Kris was hoping for a top-20 and expecting a top-30. My wording was a but different - I figured I’d be thrilled with a top-20 and satisfied with a top-30. Pete might have come up with yet another way to say the same thing. Kris’s fitness has been stable and improving every since Nationals. He’s slowly put himself back into territory where we have some idea what to expect, and how to respond. It’s been clear that Kris’s base fitness was top-20 worthy, but there sure haven’t been many representative efforts to back up the assertion. So 16th place today with a less than perfect but solid race effort is quite good news.
After the intensity session several days ago my optimism started to bubble-up and make some noises. The biggest factor keeping it in check is that Kris has never had a great first weekend in Europe. This is his best finish “off the boat”, as he put it. If historical results are any indication we can expect better efforts in the weeks to come. Also tempering expectations was the fact that conditions were warming and deteriorating from Kris’s favorite hard, fast tracks into his least favorite red klister mush. Kris has worked hard to be a better slop skier in the past couple of years, but he’s still at his best on hard tracks.
As far as specifics are concerned, Kris paced the race quite conservatively. His intensity session gave him ample evidence that the price for a maximal effort on that course was extremely high with a relatively modest return in time gains. That gave him plenty of confidence in a conservative start. At 0.9K he was 47th, 15 seconds out of the lead. This isn’t an eye-popping start, to be sure. Some day he’ll win one of these thing, and he’ll have a similarly conservative start that puts him closer to 5 seconds off the lead than 15 seconds off the lead. But you can’t reverse-engineer correct pacing - as Devon Kershaw demonstrated today. He was five seconds out at 0.9 and and he lost a minute to Kris from that point to the finish.
So, no criticism from here of Kris’s conservative start. He moved up through the field well, sitting in 22nd after 5K, and 14th after 10K. His second lap was 11th fastest. Then he had the 15th fastest last lap and dropped a couple of places to 16th overall. If he had been able to hold his pace against the competition and skied the 11th fastest last lap he would have been 11th place. He only dropped seven seconds to that pace, but these races are tight when you’re in the thick of the pack. Six of the guys who finished ahead of Kris were either within a couple of seconds of even-splitting the last two laps, or in a couple of cases negative-splitting them. If Kris had skied as fast on his last lap as he did on his second lap then he would have been 10th.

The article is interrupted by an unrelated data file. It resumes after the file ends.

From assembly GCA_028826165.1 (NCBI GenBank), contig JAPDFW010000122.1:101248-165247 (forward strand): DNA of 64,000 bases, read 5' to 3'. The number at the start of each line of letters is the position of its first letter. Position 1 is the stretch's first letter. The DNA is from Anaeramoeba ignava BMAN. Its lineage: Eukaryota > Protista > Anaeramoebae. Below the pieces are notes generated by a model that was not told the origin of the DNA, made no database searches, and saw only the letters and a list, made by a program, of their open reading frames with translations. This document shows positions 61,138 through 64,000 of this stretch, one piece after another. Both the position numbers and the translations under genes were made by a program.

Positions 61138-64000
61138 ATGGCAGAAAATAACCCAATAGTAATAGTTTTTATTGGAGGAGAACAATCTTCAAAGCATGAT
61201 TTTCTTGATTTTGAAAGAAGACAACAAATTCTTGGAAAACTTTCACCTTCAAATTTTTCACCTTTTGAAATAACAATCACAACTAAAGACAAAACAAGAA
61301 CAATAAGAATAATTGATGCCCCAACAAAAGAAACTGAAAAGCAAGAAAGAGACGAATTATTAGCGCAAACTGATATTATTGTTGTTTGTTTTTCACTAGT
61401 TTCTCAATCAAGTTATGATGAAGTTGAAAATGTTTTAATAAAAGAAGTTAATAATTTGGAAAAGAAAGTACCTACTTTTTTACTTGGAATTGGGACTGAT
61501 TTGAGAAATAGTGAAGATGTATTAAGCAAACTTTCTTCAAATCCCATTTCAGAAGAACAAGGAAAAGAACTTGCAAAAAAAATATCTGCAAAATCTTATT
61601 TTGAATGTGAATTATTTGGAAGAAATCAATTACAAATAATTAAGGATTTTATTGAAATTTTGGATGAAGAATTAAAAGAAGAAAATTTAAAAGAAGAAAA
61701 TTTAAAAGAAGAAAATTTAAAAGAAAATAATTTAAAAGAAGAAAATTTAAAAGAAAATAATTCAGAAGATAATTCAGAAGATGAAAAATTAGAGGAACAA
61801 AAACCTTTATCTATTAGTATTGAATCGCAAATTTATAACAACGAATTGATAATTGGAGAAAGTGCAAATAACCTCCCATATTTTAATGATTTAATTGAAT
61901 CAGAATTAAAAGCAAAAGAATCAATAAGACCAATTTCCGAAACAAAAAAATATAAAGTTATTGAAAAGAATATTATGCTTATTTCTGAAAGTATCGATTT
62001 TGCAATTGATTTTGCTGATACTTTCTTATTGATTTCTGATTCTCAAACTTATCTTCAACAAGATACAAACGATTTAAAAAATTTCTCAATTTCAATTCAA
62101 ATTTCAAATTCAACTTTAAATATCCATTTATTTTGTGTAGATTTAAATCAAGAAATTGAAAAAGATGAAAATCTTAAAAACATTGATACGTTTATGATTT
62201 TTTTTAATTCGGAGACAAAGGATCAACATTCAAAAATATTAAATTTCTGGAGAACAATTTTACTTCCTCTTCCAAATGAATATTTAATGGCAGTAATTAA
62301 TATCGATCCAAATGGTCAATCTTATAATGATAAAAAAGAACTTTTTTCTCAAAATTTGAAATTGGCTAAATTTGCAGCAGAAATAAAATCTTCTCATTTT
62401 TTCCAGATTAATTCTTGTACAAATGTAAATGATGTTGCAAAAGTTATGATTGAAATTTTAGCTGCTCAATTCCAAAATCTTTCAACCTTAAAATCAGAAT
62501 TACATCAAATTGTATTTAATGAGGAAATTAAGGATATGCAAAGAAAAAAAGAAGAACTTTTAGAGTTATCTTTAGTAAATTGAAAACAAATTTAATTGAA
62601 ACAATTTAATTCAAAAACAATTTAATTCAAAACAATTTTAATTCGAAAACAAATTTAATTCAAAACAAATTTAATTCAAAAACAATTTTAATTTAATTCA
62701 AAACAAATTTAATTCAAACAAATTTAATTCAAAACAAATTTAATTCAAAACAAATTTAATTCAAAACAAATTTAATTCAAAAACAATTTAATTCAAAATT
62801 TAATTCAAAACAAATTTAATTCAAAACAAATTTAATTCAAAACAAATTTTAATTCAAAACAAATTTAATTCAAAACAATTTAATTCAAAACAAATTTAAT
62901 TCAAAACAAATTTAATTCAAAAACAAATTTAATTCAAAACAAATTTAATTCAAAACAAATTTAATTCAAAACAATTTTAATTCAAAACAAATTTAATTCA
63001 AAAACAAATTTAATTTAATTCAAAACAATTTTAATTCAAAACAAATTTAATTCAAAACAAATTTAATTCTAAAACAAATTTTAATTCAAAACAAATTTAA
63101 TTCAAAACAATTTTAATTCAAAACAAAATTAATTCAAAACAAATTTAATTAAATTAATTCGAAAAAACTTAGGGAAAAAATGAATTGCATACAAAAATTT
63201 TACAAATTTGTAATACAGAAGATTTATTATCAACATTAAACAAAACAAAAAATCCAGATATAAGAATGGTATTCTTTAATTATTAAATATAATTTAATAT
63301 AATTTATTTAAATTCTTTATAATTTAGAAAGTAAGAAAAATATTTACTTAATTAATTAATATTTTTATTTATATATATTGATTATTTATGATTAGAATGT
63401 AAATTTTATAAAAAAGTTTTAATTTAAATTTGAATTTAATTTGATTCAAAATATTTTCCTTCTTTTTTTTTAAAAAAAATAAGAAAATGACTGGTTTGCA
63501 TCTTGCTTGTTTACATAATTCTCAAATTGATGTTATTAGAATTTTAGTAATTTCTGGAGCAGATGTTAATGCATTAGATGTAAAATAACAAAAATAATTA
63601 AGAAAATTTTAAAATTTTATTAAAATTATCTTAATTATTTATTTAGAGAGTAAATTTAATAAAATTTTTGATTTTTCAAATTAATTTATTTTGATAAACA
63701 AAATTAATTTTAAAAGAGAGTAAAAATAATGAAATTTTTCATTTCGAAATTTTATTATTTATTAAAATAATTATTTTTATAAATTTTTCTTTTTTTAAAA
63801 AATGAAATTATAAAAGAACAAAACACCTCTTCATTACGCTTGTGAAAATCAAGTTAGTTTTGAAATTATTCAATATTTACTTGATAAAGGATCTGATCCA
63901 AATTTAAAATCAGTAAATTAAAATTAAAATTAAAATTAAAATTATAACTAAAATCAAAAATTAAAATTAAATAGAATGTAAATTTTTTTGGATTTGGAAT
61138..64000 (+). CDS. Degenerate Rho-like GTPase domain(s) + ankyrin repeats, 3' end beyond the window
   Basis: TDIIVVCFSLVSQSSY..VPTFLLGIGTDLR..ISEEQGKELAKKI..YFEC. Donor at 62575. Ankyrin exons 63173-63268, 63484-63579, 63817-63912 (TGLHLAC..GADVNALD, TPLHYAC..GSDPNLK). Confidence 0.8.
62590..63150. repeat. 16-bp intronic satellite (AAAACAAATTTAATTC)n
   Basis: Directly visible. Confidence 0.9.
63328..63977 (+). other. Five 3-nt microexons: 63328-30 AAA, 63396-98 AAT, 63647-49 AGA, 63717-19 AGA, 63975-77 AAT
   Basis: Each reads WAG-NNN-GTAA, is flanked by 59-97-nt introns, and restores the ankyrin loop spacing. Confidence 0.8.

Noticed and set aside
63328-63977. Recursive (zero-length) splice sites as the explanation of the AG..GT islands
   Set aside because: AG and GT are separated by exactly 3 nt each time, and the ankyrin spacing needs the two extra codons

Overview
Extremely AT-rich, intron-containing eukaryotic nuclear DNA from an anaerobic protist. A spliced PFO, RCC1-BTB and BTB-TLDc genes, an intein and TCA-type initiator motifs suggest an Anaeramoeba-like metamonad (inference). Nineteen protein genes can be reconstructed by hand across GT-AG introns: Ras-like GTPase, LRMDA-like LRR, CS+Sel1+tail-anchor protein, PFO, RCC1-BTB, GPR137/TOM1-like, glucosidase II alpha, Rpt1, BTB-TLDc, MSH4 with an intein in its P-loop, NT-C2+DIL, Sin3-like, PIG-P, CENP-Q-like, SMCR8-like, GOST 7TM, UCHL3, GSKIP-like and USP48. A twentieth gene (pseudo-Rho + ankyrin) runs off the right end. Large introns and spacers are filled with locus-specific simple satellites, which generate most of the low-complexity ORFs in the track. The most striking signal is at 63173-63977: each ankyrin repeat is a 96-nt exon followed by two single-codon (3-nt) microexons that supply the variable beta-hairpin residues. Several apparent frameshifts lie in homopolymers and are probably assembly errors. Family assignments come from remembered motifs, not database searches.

All of this reflects a couple of things. Kris dropped off a little bit on the last lap and he knew it. Also, while it was a good effort, he never showed the speed required for a top-5. He was a very steady 16th place who might have managed top-10 with a more ideal effort on the day. His past history suggests that another week or two on the ground in Europe can give him more than the small boost we’re talking about with regard to pacing, but another gear altogether.
Speaking of another gear - Lukas Bauer won today, going wire to wire. Jaak Mae was impressive in second place, giving away ten seconds in the first lap and only another three the rest of the way. Third place was over a minute back. Kris was 45 seconds out of 5th. It’s hard to know how much the field “gave away” with travel to Canmore and back. But Bauer continues to have unbelievable stability combined with world-beating fitness. His worst distance result is a 13th place in a pursuit race during the tour de ski which he won anyway (he was first to the line, but guys behind him skied faster). He’s basically been no worse than 4th in a distance race all year. Anytime he’s had a time that put him slower than the top-4, it was a tactical pursuit race that still put him at the front of the pack. Amazing.
Reprinted with permission from the Kris Freeman website at http://www.krisfreeman.net/. Copyright © Zach Caldwell and Kris Freeman